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No, Morning Sickness Isn't Like A Bad Hangover & 9 Other Things Pregnant Women Want You To Know

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When I found out I was pregnant for the very first time I thought growing a human being was going to be a magical experience. I mean, yes, I knew there were downsides (i.e. morning sickness and stretch marks) but I had no clue what I was really in for. In fact, I felt like I had been lied to by perfect images of pregnant women that hide how truly exhausting pregnancy can be. It’s not always beautiful, let me tell you.

Us pregnant women want you to know how bad pregnancy can be, but whenever we speak up someone will tell us to be grateful, suck it up, or that it can't be "that bad" and we must be hormonal or dramatic. But I don't want to sugarcoat things, no matter how quick someone is to dismiss my feelings and my experience. So honestly? Pregnancy sucks sometimes. When you are exhausted, nauseated, sore, depressed, or generally not having a good time, pregnancy doesn't feel like a "blessing." And I think we should acknowledge that fact without being made to feel guilty or like we're destined to become bad mothers.

So when people asked me how I was feeling when I was pregnant I felt like I was in a lose-lose situation. I could lie, and perpetuate the idea that pregnancy is always beautiful, or I could tell the truth and hear someone downplay my feelings or tell me I should just be grateful. But you don’t have to be happy to be pregnant, and you don’t have to like the loss of your complete bodily autonomy in order be a good mom. You are allowed to feel the entirety of human emotions about your pregnancy, to not enjoy the experience, and to complain about it.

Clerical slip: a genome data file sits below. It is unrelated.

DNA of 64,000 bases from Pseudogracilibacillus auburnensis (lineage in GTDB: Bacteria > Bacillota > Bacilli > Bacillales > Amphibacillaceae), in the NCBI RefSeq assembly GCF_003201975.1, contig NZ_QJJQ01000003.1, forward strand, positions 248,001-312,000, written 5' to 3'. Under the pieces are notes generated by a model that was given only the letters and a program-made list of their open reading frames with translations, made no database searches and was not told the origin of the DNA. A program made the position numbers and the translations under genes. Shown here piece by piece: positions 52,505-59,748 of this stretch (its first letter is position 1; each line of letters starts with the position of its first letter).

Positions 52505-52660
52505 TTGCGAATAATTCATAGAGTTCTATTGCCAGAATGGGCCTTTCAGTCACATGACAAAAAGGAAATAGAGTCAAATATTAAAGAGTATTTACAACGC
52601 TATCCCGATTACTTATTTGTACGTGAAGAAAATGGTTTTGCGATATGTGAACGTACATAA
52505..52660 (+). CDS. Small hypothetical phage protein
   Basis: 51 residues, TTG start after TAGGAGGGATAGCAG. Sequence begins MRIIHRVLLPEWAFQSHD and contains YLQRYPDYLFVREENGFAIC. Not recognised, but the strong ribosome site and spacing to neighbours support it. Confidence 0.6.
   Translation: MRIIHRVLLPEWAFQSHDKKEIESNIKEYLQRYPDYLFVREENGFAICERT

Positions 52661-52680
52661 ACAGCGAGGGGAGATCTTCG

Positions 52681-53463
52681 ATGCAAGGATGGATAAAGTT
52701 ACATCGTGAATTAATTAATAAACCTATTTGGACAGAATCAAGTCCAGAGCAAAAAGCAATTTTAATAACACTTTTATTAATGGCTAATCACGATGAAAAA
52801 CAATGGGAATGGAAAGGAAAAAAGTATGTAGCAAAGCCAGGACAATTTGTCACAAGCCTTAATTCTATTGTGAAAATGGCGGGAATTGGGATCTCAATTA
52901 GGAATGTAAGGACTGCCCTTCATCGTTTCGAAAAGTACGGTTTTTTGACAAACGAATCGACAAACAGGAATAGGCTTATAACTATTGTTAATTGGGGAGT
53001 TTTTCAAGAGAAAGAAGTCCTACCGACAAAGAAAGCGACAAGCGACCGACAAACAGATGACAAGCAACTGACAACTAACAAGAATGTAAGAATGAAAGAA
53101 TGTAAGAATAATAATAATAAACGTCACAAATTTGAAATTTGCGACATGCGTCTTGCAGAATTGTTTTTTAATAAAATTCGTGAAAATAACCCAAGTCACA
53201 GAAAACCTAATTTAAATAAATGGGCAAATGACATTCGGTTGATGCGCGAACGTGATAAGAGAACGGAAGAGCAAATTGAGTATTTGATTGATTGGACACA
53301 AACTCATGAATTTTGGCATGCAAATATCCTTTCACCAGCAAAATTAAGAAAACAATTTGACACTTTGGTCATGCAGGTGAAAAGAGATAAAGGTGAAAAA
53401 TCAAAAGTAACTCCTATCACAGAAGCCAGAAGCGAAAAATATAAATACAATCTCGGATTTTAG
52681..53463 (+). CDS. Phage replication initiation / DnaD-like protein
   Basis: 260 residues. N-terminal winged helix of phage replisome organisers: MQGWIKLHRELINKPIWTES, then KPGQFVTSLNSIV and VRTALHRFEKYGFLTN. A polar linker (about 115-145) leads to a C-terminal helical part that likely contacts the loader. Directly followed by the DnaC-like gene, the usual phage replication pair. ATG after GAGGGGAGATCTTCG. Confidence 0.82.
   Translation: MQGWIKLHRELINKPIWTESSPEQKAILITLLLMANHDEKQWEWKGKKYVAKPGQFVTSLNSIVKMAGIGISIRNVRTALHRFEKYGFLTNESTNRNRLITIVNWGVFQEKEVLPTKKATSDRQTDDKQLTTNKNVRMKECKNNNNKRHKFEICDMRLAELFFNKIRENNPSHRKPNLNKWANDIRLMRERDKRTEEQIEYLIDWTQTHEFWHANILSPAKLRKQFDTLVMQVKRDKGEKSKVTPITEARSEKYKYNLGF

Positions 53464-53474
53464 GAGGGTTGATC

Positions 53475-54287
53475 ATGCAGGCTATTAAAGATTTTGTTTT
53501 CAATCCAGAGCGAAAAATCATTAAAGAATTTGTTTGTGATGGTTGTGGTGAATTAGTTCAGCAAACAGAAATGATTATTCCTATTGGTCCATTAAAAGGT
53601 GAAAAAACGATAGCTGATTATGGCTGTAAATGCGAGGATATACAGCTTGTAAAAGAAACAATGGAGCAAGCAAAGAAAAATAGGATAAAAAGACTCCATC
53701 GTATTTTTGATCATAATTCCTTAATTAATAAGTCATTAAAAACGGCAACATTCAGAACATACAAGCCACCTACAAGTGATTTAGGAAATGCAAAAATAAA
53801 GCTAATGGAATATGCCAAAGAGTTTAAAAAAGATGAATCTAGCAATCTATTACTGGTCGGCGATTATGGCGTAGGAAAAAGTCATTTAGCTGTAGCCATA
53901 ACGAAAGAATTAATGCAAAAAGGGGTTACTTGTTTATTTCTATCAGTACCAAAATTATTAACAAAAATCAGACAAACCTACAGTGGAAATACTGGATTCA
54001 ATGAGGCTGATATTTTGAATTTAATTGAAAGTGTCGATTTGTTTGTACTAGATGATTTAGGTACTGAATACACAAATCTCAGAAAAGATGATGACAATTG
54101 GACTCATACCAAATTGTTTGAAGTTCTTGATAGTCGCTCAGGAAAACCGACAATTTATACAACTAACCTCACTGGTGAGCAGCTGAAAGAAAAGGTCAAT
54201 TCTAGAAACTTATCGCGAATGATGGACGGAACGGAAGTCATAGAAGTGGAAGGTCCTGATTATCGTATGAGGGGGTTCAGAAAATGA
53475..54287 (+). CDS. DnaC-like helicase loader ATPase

You Don't Have To Be Happy About Your Pregnancy

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I really think we ought to get past the idea that people have to feel happy, grateful, or any other positive emotion the entire time they're pregnant.

When people say things like "you really should just feel grateful you can even get pregnant," it demonstrates at total lack of empathy on their part. You don't have to be happy about it, and even if you are happy about being pregnant you don't have to enjoy the experience 100 percent of the time. You should be allowed to say that without apologizing, being told to suck it up, or that "it's not too bad," because that is some gaslighting nonsense right there.

It's OK If You Hate Being Pregnant

Pregnancy stock images don't show the reality of pregnancy, or any of the side effects and symptoms that go along with it. From morning sickness, exhaustion, pain, hormones, to varicose veins on your vulva, hemorrhoids, excessive sweating, and lightning-like pain in your vagina, pregnancy isn't comfortable my friends. You don't have to pretend to like it. And you can even hate being pregnant. It's OK.

Morning Sickness Is No Joke

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I guess one could accurately describe morning sickness as like a really bad hangover... if that hangover lasted for months, could change the way you view your body, and could put your health at risk.

Actually, it’s not really like a hangover at all, so people really should stop saying that it is